A California whistleblower wrote a report accusing his employer, the California Department of Corrections & Rehabilitation (CDCR), of lying to the court in a lawsuit over mental health care for inmates in California prisons, reports the Sacramento Bee. The whistleblower accused CDCR of submitting fraudulent healthcare data to the court, just as both sides were nearing a final settlement about the level of psychiatric care to be provided to California inmates, reports SacBee. After the whistleblower’s report came to light, the court ordered the Department of Corrections not to retaliate against the whistleblower, says SacBee.
The Associated Press reports that the whistleblower claims one woman received mental health care that was so substandard that she plucked out her own eye, and ate it. The AP summarizes the report’s allegations that:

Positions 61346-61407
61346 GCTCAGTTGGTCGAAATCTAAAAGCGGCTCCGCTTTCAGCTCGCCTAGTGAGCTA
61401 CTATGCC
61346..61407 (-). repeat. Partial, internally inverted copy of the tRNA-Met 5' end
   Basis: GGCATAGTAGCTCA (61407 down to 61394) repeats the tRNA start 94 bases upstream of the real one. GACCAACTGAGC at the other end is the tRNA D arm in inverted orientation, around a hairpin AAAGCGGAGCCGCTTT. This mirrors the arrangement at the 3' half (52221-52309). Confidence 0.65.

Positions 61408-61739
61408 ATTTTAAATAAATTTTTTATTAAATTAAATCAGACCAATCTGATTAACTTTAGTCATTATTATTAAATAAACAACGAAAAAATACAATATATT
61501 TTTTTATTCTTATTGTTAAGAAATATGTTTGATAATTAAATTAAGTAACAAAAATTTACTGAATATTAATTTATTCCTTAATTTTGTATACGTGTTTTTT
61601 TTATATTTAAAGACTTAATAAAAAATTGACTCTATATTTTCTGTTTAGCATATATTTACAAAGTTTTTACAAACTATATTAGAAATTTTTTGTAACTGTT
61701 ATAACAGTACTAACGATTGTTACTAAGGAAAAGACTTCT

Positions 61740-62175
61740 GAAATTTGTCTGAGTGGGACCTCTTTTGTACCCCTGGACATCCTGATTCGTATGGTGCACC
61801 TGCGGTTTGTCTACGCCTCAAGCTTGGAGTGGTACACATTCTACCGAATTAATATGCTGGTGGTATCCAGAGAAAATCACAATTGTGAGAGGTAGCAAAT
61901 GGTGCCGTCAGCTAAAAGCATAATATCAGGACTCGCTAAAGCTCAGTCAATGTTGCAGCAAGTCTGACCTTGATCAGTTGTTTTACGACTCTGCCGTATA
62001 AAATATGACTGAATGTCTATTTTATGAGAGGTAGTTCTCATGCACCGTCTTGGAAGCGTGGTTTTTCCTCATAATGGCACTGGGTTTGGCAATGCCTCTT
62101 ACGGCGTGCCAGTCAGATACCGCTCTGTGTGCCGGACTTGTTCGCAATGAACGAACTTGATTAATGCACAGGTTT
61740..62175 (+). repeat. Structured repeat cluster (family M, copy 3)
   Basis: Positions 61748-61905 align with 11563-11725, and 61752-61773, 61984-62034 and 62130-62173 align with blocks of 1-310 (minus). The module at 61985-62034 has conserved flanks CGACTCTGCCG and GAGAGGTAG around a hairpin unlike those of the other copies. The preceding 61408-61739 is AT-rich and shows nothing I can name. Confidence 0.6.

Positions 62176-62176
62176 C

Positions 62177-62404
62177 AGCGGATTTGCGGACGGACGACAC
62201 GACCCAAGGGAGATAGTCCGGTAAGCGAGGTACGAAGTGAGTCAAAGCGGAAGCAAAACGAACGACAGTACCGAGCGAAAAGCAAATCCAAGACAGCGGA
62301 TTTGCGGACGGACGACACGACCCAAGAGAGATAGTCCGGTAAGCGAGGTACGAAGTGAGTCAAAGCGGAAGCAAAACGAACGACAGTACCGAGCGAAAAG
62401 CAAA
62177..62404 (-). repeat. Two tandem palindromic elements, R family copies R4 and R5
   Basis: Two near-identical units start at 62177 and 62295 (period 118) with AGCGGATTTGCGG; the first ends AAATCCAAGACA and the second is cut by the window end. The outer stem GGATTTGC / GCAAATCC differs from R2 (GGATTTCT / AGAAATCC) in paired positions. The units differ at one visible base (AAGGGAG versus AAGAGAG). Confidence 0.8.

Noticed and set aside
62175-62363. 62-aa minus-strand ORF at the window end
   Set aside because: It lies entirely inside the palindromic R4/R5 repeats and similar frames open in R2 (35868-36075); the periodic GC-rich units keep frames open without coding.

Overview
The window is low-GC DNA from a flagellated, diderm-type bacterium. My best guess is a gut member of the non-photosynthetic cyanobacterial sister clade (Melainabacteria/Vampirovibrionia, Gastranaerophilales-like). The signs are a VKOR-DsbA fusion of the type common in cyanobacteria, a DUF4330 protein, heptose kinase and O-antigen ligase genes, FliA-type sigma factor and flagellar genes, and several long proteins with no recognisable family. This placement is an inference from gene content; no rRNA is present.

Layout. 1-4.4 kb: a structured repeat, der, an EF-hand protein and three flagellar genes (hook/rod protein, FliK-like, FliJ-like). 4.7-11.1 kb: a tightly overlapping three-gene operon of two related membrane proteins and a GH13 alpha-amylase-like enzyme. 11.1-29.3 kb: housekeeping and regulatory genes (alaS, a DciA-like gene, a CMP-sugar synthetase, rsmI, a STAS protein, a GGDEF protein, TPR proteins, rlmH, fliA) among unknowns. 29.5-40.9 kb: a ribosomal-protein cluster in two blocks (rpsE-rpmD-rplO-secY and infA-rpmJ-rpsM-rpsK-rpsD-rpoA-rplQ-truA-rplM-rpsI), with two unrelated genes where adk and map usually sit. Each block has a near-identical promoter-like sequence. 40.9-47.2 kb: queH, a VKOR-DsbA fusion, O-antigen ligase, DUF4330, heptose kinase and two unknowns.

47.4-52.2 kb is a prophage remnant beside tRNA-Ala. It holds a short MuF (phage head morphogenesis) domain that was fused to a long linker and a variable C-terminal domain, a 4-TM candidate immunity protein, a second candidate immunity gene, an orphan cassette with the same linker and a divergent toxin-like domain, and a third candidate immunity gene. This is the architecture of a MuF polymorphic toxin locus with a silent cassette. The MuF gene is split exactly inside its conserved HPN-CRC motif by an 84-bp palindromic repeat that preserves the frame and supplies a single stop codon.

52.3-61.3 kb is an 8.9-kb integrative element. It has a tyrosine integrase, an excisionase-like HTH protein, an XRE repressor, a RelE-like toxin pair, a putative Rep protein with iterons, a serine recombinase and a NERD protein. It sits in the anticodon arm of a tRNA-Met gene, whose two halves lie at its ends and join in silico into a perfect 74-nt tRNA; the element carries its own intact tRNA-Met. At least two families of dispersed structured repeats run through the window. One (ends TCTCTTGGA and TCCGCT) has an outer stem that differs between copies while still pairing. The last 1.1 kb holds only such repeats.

The [corrections] department reported that an average 95 percent of patients were seen on schedule. But the true percentage is lower than 46 percent…”
The California whistleblower’s report also says that CDCR overstated how many mental health patients were seen by counting as a psychiatric visit: “brief encounters with patients in the prison yard surrounded by other inmates, three-minute, non-confidential cell side visits.” The report says that some psychiatric visits were done under poor conditions, whereby a prison employee “holds a laptop in front of a cell door for a teleconference, forcing the inmate and psychiatrist to shout back and forth,” reports AP.
When the court learned of the whistleblower’s report regarding fraudulent data provided by prison officials, it ordered a former U.S. attorney to investigate the allegations — over the stringent objections of state officials, reports SacBee.
The report underscores the power that California whistleblowers have if they can provide original information to a court of law.